Had Gust wanted to Give Atelier Sophie 2 a quasi real-time cooldown-based combat system with character movement and positional elements, I feel like they could have done at this point. Turn-based combat has, however, pretty much always been a core part of the Atelier series, though, and thus changing angles so drastically — particularly in the middle of a subseries — would feel rather jarring.
And thus we have this: an approach that combines the series’ “symbol attack” system that it has used since Atelier Iris 3: Grand Phantasm with a more “immersive” feel. It’s very pleasant indeed — particularly as the sweeping camera work to introduce and conclude combat makes it clear Gust has made an effort to make the experience feel as coherent as possible.
Now, onto the specifics. For the unfamiliar, a symbol attack system is a mechanic whereby enemies can be seen on the “field” screen and engaged in combat at the player’s choice — though in most implementations of this system, the “enemy symbols” will chase the player if they get too close. In previous incarnations of symbol attack systems seen in the Atelier series, one enemy symbol would typically represent an entire party of enemies, but here, things work a little differently — it’s a subtle difference, but one which works really well, and which adds to that aforementioned feeling of immersion.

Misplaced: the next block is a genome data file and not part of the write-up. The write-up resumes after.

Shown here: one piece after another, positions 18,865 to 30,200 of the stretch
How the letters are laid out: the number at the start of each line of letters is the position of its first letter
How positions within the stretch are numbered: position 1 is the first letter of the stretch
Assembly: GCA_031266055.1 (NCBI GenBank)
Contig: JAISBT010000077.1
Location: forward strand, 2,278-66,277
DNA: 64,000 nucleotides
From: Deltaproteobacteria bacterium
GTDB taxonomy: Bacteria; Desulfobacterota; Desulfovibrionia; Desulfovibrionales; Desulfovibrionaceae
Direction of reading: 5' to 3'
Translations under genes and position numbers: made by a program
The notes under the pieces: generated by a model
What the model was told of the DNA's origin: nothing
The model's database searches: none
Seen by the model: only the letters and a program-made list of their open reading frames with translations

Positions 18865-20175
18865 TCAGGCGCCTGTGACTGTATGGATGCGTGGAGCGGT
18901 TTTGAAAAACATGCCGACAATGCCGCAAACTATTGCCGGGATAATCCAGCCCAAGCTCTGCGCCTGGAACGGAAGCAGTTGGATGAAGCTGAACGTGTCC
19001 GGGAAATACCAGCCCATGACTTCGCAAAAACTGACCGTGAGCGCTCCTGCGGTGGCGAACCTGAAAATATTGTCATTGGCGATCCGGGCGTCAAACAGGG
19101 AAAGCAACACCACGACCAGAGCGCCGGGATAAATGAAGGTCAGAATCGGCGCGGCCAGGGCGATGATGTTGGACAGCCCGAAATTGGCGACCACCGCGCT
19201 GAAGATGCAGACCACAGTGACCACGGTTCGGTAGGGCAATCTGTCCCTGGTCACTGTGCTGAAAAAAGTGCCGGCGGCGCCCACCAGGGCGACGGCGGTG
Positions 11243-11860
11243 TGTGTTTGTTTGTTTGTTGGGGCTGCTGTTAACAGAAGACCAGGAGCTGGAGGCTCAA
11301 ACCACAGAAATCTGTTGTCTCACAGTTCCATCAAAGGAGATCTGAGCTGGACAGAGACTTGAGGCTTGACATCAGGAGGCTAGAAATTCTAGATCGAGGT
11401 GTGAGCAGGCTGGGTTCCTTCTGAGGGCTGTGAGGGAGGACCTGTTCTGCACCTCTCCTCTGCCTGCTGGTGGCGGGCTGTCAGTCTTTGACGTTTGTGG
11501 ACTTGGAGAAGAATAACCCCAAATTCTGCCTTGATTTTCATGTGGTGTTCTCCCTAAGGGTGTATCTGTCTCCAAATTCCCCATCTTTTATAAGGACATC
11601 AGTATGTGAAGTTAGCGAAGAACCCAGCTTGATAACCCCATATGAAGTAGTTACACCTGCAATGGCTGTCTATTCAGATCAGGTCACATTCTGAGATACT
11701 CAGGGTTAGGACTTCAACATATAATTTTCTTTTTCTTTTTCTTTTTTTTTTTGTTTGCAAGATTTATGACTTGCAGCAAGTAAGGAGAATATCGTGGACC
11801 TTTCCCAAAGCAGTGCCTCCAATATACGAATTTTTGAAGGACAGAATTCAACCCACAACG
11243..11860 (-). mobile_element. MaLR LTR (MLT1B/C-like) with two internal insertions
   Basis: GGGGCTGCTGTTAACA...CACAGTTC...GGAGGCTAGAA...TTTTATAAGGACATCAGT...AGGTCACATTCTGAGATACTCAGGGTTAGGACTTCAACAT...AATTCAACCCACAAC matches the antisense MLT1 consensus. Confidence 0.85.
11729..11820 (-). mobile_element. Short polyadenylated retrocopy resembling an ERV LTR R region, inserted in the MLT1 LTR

What Atelier Sophie 2 does — and it’s honestly surprising this doesn’t feel like it’s really been tried before — is simple. When you start a combat, whether through accidentally coming into contact with an enemy or deliberately striking them with Sophie’s staff in order to start with an advantage, the enemy you engaged will enter battle with you — along with any other enemies that were nearby in the field within a certain radius.